While we Gourmandistanis have been privileged to encounter several different British people on the Internet, we have somehow never managed to discuss beans on toast. From our readings, advertising and a hefty dose of British satellite TV (we miss you, Come Dine With Me!), we’ve concluded there is some strange cultural connection to what appears to be creepily plain canned baked beans. On toast. Often, microwaved.
This affection for one of the ultimate expressions of boringly prepared bland brownness may explain why, in his River Cottage Meat Book, Hugh Fearnley-Whittingstall 0ffers the option of discarding the bits of pork belly in his delightful recipe for Baked Beans. We strongly advise against it. We sacrificed our last piece of pork belly (though the next batch of pig pieces is due to arrive soon) to make this simple, slow-cooked dish, and we were not about to give it up as merely a “spice” or “lubricant.” Instead, we went in the opposite direction—lifting the softened belly chunks from the beany broth and frying them crisp before using to top hearty helpings. And we served our beans with some excellent rye bread, from a recipe we found on Susan Eats London’s site.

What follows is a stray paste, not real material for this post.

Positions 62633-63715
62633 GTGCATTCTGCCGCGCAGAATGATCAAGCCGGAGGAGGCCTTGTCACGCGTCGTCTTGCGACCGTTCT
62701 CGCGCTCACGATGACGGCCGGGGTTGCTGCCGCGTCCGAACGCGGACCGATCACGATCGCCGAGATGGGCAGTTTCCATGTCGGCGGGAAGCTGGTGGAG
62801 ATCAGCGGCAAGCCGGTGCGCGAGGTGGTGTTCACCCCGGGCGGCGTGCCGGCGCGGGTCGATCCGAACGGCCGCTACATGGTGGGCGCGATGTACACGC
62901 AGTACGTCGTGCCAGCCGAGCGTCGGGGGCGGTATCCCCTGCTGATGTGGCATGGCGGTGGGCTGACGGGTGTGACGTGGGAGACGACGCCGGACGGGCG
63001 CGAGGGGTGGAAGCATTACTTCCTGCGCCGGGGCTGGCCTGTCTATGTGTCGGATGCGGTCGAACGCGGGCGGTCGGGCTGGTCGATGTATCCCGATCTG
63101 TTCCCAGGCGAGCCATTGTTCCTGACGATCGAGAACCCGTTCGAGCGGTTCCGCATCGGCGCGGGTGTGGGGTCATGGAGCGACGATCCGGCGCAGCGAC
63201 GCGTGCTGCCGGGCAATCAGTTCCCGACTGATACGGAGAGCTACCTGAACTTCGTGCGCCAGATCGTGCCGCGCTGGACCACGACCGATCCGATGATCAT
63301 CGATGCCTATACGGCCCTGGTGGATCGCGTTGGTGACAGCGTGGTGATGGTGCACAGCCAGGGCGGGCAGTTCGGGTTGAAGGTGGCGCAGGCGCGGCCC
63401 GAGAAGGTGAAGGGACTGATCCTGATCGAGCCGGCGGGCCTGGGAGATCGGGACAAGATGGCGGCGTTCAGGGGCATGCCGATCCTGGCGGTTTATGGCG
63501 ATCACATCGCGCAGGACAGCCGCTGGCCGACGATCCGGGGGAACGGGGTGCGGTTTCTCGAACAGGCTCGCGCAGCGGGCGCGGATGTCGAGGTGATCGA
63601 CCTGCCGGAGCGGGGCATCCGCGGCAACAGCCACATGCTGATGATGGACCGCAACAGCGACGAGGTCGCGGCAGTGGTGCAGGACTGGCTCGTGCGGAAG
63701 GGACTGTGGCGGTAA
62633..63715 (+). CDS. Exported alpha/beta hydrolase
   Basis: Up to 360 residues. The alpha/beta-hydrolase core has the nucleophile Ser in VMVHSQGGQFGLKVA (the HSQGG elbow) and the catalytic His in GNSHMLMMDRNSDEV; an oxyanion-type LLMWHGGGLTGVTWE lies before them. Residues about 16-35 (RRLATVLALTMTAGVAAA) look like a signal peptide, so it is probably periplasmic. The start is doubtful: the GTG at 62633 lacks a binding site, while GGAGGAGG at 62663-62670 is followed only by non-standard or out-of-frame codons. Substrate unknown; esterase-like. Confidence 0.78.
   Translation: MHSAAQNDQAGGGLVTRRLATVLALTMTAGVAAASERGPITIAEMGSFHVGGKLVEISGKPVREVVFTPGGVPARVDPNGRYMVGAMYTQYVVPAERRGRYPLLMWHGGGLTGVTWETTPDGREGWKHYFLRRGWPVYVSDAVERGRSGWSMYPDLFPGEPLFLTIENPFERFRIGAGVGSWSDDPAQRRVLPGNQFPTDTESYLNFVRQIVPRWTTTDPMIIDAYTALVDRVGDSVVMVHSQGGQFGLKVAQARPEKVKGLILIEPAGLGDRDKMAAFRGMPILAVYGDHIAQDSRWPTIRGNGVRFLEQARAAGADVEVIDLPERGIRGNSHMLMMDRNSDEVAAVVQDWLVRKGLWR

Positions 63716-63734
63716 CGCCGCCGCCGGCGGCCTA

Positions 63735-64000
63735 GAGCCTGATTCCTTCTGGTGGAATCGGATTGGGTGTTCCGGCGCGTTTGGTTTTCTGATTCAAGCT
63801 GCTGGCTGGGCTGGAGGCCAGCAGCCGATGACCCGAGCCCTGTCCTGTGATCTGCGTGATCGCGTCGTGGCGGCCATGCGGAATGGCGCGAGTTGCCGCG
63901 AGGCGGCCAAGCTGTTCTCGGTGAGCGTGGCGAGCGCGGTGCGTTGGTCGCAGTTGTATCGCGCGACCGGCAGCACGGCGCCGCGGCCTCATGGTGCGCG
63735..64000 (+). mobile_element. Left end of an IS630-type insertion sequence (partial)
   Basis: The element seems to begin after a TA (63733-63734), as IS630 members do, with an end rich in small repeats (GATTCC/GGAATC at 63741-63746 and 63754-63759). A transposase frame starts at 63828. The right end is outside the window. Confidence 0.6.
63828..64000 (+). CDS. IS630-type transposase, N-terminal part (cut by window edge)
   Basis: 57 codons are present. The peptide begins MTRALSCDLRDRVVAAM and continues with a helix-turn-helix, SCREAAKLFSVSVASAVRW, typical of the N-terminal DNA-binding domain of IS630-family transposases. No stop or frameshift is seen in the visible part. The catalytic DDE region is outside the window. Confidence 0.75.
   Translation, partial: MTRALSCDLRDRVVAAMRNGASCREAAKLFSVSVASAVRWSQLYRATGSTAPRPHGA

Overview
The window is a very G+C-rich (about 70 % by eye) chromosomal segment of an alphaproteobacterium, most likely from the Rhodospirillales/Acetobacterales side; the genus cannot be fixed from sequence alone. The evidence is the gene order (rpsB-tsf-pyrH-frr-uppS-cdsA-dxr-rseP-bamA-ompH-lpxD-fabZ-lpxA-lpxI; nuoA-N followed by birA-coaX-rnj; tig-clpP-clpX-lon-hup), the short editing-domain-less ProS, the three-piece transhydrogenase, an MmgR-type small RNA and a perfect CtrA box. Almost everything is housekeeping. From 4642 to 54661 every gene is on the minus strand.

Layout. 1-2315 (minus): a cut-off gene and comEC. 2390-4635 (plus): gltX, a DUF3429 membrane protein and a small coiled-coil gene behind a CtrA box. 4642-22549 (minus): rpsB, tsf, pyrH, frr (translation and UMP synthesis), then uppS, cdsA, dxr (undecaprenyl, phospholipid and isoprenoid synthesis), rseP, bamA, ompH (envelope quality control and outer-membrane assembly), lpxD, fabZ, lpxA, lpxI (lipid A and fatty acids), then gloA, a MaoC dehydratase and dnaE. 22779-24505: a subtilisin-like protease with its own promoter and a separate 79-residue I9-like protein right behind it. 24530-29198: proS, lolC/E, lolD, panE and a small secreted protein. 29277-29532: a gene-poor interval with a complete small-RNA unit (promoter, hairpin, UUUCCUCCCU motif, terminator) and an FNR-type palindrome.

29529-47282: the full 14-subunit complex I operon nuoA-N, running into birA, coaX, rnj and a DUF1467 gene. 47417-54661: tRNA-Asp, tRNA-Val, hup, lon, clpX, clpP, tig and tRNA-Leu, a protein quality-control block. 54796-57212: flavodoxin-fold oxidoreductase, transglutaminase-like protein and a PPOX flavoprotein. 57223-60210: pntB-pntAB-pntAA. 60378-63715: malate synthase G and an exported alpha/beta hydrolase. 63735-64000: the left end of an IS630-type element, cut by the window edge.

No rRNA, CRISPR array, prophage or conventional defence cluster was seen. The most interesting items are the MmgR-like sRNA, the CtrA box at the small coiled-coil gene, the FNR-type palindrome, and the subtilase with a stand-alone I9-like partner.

Britannia, we may not always understand you. But despite what we say, we often think you rule.
RECIPE NOTES: We omitted the cloves and cut the pork belly a bit smaller than the recipe calls for (into 1″ cubes). Also, we used pinto beans rather than the white haricots, just because that’s what we had on hand. (Fearnley-Whittingstall said in a Guardian piece that you can basically use any sort of dried bean you want.) Finally, as mentioned above, we fished out the belly squares and crisped them up in a hot skillet before serving. The recipe that appears on the Guardian website adds half a tin of chopped tomatoes, which likely would make them a bit closer to the beloved Heinz Beanz.